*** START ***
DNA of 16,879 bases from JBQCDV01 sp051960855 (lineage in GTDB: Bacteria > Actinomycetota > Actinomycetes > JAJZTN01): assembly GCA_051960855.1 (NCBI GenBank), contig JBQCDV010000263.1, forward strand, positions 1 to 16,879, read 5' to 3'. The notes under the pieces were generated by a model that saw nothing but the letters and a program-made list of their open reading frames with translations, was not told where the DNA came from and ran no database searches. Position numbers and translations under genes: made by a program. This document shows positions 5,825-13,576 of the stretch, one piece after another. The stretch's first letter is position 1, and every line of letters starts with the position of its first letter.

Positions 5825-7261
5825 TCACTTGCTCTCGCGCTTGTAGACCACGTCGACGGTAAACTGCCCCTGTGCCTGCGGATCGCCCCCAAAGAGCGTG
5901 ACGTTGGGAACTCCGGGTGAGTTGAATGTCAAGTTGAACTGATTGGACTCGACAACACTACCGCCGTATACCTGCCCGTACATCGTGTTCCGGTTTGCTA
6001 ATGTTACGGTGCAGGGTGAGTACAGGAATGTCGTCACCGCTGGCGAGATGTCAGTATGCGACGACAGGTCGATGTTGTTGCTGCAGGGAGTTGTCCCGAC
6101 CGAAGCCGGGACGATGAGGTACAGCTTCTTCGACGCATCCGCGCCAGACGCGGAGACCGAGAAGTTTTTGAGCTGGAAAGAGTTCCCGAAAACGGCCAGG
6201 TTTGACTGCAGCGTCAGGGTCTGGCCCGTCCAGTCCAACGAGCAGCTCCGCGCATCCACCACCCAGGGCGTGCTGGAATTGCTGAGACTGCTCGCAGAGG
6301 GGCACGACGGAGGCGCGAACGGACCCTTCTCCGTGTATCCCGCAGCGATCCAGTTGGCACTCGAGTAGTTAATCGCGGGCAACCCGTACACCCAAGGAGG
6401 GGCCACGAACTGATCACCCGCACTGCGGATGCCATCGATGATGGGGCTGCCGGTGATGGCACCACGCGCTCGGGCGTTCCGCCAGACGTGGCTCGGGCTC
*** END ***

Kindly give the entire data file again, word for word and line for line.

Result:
DNA of 16,879 bases from JBQCDV01 sp051960855 (lineage in GTDB: Bacteria > Actinomycetota > Actinomycetes > JAJZTN01): assembly GCA_051960855.1 (NCBI GenBank), contig JBQCDV010000263.1, forward strand, positions 1 to 16,879, read 5' to 3'. The notes under the pieces were generated by a model that saw nothing but the letters and a program-made list of their open reading frames with translations, was not told where the DNA came from and ran no database searches. Position numbers and translations under genes: made by a program. This document shows positions 5,825-13,576 of the stretch, one piece after another. The stretch's first letter is position 1, and every line of letters starts with the position of its first letter.

Positions 5825-7261
5825 TCACTTGCTCTCGCGCTTGTAGACCACGTCGACGGTAAACTGCCCCTGTGCCTGCGGATCGCCCCCAAAGAGCGTG
5901 ACGTTGGGAACTCCGGGTGAGTTGAATGTCAAGTTGAACTGATTGGACTCGACAACACTACCGCCGTATACCTGCCCGTACATCGTGTTCCGGTTTGCTA
6001 ATGTTACGGTGCAGGGTGAGTACAGGAATGTCGTCACCGCTGGCGAGATGTCAGTATGCGACGACAGGTCGATGTTGTTGCTGCAGGGAGTTGTCCCGAC
6101 CGAAGCCGGGACGATGAGGTACAGCTTCTTCGACGCATCCGCGCCAGACGCGGAGACCGAGAAGTTTTTGAGCTGGAAAGAGTTCCCGAAAACGGCCAGG
6201 TTTGACTGCAGCGTCAGGGTCTGGCCCGTCCAGTCCAACGAGCAGCTCCGCGCATCCACCACCCAGGGCGTGCTGGAATTGCTGAGACTGCTCGCAGAGG
6301 GGCACGACGGAGGCGCGAACGGACCCTTCTCCGTGTATCCCGCAGCGATCCAGTTGGCACTCGAGTAGTTAATCGCGGGCAACCCGTACACCCAAGGAGG
6401 GGCCACGAACTGATCACCCGCACTGCGGATGCCATCGATGATGGGGCTGCCGGTGATGGCACCACGCGCTCGGGCGTTCCGCCAGACGTGGCTCGGGCTC